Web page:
“BBLR means that if the tax base—that is, the total amount of income, or sales, or property that can be taxed—is kept as large as possible, then the tax rate—that is, the percentage that people have to give to the government—can be kept low. Virtually all economists and tax experts agree that this is the best way to run a tax regime.”
T.R. Reid, A Fine Mess: A Global Quest for a Simpler, Fairer, and More Efficient Tax System
“If there’s no deduction for contributions, charities don’t have to produce a certified receipt for each donation, and the contributor doesn’t have to track down the nine-digit Tax ID Number of each charity she wants to support.”
T.R. Reid, A Fine Mess: A Global Quest for a Simpler, Fairer, and More Efficient Tax System
“ALL THOSE ISSUES SHOULD be enough to demonstrate that the deduction for charitable contributions is costly, unfair, and easy to abuse. But there’s actually a more fundamental problem with this particular deduction: It doesn’t work.”
T.R. Reid, A Fine Mess: A Global Quest for a Simpler, Fairer, and More Efficient Tax System
“We pour more money into national defense than anybody else; our defense budgets, in fact, are bigger than those in the next eleven countries combined”
T.R. Reid, A Fine Mess: A Global Quest for a Simpler, Fairer, and More Efficient Tax System
“The big gorilla of homeowner tax breaks is the deduction for mortgage interest, which reduces income tax revenues by about $100 billion each year. That is, this one tax deduction costs more than the budgets of the departments of Agriculture, Commerce, Energy, the Interior, and the Treasury combined.”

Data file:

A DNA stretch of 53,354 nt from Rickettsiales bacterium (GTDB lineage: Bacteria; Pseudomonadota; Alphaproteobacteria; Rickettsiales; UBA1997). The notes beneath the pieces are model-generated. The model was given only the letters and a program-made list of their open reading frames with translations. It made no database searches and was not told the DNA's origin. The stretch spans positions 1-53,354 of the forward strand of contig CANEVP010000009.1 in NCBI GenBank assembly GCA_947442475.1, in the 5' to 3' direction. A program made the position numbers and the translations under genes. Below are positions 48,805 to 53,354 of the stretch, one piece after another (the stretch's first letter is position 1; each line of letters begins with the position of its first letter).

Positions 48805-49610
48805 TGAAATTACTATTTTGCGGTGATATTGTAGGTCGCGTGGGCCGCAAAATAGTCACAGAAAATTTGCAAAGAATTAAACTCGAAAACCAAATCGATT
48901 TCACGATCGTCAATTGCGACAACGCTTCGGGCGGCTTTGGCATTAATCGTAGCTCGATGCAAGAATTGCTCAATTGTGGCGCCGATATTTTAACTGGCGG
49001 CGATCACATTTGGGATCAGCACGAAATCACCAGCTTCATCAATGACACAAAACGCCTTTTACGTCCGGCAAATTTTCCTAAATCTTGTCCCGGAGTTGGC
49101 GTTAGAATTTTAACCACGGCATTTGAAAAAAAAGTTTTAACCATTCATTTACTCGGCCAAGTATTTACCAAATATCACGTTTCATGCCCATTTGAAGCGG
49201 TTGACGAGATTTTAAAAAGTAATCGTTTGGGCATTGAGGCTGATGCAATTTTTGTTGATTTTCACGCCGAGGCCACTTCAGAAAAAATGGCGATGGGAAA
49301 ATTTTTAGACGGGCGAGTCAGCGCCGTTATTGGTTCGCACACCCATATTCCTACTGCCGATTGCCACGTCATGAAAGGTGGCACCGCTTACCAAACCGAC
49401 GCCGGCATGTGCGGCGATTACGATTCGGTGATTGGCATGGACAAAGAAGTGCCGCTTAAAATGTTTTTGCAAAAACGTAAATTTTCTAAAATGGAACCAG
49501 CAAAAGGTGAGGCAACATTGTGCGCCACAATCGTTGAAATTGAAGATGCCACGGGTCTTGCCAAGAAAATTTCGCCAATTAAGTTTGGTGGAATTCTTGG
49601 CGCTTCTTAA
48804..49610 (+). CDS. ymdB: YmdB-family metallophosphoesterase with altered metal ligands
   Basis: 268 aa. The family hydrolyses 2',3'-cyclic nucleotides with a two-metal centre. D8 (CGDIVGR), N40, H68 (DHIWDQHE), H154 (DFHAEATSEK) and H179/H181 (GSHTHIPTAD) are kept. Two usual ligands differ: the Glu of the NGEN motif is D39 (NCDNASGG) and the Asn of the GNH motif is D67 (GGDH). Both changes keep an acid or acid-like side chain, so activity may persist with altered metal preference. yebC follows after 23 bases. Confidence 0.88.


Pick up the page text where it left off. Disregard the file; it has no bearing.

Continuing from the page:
T.R. Reid, A Fine Mess: A Global Quest for a Simpler, Fairer, and More Efficient Tax System
“The argument for a lower tax rate on capital income—an argument supported by many economists—runs as follows: (1) economies need capital investment to grow and create new jobs; (2) capital investment by definition is risky (you could lose it all); and (3) therefore, a lower rate of tax on potential gains is necessary to encourage people to make those essential, but risky, investments.”
T.R. Reid, A Fine Mess: A Global Quest for a Simpler, Fairer, and More Efficient Tax System
“Only the richest smidgen of the population had to file a return, and even for them the top tax rate was just 7%.”
T.R. Reid, A Fine Mess: A Global Quest for a Simpler, Fairer, and More Efficient Tax System
“broker or banker who invests other people’s money can count his own salary as “capital gains” and thus pay tax on it at the reduced, capital gains rate.”
T.R. Reid, A Fine Mess: A Global Quest for a Simpler, Fairer, and More Efficient Tax System